Friedli in recent weeks has found herself counseling customers who were afraid that the diseases ravaging Europe's livestock might affect salmon and cheeses in the United States. The diseases do not affect milk or fish, she explained to them.

"I'm not necessarily seeing a lot of people who are giving up meat completely, but I'm seeing a lot of people who are looking for a very clean source," she says.

For others, the European crisis and other negative news about meat production have directly translated into the first steps toward vegetarianism.

Bill Mesa, a retired police officer who works for the Jamul Indian Village of California, near San Diego, says he has been a dedicated carnivore most of his life. But in recent weeks, as he has read and watched news reports about the treatment of animals at slaughterhouses and the problems in Europe, Mesa has decided to stop eating meat.

"I started thinking that even though God has given us dominion over these creatures, his generosity did not extend to torture and mayhem," says Mesa, 50. "So I have discovered the joy of soy. It's going to be tough, because I've been a meat-and-potatoes man my whole life. But I don't have any real cravings for meat right now."

Although Mesa may be in the minority in choosing to forgo meat completely, recent news reports about the industry clearly have increased interest in the topic, activists say. Subscriptions to vegetarian magazines have skyrocketed in recent months, and Web sites are getting record hits. Vegetarian events are drawing more people than ever.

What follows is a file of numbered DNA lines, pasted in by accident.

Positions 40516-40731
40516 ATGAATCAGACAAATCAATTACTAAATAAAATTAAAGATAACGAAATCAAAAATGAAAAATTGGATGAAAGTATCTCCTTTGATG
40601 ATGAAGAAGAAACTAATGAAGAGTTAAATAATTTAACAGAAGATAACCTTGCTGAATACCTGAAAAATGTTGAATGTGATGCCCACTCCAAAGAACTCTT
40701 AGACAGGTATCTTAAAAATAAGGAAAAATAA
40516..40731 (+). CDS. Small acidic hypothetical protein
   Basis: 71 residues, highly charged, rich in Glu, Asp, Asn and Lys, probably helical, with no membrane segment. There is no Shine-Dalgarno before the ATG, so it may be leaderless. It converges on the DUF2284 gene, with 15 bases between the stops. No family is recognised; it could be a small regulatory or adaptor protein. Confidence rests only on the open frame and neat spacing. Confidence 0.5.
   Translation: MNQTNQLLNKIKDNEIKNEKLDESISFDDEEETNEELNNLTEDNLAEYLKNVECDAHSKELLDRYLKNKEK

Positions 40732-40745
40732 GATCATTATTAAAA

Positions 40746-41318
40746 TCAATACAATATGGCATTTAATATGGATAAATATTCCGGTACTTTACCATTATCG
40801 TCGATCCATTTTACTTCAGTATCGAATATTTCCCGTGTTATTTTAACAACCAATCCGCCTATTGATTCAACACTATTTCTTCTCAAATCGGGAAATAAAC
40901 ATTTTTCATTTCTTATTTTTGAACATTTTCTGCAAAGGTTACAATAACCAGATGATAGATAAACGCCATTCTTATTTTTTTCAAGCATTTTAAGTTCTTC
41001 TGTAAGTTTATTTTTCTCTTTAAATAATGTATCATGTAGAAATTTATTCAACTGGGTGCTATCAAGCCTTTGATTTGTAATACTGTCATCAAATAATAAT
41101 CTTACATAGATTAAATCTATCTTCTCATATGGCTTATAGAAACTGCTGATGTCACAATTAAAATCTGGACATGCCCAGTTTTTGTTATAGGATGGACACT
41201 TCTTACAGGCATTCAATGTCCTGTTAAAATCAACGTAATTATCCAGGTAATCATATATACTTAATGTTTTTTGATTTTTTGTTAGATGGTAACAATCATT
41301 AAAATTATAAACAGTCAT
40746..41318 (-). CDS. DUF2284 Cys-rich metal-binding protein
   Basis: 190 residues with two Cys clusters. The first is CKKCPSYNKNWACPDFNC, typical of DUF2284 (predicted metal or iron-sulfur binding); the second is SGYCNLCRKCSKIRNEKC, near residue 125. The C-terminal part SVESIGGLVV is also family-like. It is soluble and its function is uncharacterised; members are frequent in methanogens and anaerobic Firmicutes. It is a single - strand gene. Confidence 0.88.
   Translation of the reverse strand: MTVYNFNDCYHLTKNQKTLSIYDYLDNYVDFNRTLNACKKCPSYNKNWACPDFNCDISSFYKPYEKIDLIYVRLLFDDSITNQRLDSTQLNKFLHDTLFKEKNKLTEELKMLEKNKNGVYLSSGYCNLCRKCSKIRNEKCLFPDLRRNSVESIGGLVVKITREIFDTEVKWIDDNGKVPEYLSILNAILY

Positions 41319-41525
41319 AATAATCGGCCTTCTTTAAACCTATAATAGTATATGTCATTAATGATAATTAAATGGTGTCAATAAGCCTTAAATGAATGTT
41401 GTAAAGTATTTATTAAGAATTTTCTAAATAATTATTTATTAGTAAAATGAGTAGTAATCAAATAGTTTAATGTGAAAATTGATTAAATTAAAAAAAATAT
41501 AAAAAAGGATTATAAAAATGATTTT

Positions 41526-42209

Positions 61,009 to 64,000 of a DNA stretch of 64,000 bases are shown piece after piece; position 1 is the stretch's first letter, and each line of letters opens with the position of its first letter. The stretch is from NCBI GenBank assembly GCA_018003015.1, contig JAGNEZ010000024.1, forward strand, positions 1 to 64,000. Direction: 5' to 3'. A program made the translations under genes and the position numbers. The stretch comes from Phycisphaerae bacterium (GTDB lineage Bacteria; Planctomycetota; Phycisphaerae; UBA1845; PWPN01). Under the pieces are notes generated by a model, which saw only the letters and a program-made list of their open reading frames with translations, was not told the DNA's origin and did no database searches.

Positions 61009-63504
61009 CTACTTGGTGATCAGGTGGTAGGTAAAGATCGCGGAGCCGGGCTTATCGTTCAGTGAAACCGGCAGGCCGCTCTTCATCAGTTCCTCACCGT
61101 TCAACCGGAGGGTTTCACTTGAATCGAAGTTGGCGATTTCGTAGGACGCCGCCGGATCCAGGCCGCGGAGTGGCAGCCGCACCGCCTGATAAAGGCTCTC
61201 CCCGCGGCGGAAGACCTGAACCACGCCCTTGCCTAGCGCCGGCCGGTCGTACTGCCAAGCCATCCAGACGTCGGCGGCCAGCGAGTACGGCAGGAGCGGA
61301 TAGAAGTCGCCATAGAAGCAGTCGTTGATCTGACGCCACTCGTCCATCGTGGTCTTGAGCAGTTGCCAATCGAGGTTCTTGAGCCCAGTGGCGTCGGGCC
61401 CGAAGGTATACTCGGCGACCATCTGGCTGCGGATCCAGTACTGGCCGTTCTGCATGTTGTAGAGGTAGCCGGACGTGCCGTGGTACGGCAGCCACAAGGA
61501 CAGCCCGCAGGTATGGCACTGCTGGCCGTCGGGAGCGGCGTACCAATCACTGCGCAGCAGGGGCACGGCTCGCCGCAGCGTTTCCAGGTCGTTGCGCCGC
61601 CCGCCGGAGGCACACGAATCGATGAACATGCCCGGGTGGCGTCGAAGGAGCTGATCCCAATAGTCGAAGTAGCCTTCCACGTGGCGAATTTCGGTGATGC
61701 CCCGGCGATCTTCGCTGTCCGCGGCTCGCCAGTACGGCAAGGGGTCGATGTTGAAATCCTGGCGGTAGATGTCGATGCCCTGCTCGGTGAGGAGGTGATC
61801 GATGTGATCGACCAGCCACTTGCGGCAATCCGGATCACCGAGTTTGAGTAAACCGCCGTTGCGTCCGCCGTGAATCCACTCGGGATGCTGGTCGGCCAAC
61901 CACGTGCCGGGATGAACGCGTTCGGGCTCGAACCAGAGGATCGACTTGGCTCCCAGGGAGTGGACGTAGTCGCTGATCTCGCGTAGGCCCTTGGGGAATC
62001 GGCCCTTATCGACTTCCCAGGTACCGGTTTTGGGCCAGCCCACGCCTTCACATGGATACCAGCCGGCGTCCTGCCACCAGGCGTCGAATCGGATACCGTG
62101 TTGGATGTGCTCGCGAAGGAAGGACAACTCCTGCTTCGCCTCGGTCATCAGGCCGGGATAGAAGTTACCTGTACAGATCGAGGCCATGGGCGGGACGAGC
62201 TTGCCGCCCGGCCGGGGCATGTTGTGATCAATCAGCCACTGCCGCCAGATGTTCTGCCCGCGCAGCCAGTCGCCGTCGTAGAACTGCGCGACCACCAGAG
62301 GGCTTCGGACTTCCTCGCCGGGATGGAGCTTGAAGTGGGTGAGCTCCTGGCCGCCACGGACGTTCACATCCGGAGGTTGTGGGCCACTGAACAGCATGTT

The Animal Protection Institute, a national advocacy organization based in Sacramento, recently launched a billboard and Web site campaign offering a "vegetarian starter kit," which includes sample menus, shopping tips and recipes, and has been overwhelmed with responses, says grass-roots coordinator Monica Engebretson.

API started its campaign in January with advertisements on buses in Seattle. By the beginning of March, at about the same time the latest situation in Europe was starting to peak, "I started to get tons of responses," Engebretson says. "I have 50 to 70 pages of e-mails from people who are interested in the starter kits."

Blanchard says she believes the renewed interest in vegetarianism will have a lasting effect.

"There are people right now who are afraid to eat meat, and they're exploring alternatives," she says. "In the process, they are going to find all sorts of good things they love. If they discover some really wonderful fake salmon fillets in the health food store, they will continue to buy it.

"They may start seeing positive health effects. They may lose weight. They may start thinking about the ethical issues. I do not believe this will be a passing trend."

Furthermore, Blanchard and others say, being a vegetarian is no longer a major dietary challenge. Most mainstream grocery stores and restaurants carry vegetarian products, and the taste and selection has improved dramatically.

"When we moved to California 20 years ago, we were surprised how few vegetarians we met," says Betsy Johnson, who was shopping this week at the cooperative. "I've seen a big increase. Fewer people question why we are vegetarians, and it's much, much easier to find products."